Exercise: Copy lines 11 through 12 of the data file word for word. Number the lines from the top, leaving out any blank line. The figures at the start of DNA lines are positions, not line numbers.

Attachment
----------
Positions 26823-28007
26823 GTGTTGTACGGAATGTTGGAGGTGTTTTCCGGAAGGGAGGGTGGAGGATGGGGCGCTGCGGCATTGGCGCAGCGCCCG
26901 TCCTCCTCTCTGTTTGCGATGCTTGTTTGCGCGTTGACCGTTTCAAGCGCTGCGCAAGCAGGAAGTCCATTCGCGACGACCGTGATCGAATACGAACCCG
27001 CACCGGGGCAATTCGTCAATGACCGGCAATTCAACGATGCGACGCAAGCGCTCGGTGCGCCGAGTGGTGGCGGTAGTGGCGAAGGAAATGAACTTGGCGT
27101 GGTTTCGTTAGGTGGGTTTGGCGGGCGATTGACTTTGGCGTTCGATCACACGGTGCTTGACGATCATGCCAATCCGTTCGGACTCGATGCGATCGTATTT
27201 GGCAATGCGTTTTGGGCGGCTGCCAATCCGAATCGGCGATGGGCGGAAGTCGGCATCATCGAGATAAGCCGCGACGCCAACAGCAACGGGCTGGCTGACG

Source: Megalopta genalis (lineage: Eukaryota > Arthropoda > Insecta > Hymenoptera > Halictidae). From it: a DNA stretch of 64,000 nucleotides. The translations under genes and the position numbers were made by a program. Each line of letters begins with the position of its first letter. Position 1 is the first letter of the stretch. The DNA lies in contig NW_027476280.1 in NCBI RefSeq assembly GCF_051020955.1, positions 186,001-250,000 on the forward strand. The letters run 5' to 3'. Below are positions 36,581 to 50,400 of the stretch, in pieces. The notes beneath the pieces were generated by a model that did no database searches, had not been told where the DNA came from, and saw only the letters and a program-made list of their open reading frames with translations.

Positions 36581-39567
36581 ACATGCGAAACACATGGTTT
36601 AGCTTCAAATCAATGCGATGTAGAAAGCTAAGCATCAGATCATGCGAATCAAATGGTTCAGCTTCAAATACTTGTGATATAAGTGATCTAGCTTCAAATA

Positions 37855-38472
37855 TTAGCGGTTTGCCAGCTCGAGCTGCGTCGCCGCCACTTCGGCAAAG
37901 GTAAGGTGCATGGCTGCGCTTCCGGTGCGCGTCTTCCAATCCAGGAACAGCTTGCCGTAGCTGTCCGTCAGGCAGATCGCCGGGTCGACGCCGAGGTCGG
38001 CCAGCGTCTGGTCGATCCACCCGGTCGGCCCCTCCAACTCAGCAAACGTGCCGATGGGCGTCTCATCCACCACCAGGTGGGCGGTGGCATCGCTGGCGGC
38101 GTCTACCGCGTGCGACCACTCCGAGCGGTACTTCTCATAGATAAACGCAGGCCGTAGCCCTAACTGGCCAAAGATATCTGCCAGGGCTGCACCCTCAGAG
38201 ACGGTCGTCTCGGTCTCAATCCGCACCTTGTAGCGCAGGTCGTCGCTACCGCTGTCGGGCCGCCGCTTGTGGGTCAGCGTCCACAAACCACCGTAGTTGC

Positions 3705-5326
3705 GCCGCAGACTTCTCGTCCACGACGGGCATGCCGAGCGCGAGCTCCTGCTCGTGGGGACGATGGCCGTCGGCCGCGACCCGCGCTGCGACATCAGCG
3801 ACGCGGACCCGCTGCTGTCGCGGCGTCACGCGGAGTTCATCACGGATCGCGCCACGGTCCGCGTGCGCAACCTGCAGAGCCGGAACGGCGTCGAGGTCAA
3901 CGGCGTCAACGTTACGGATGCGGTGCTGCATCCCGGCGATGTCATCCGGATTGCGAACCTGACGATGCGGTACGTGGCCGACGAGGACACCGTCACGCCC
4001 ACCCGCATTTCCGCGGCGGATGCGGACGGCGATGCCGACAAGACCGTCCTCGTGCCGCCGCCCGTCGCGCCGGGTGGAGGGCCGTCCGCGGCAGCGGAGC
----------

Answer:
Positions 37855-38472
37855 TTAGCGGTTTGCCAGCTCGAGCTGCGTCGCCGCCACTTCGGCAAAG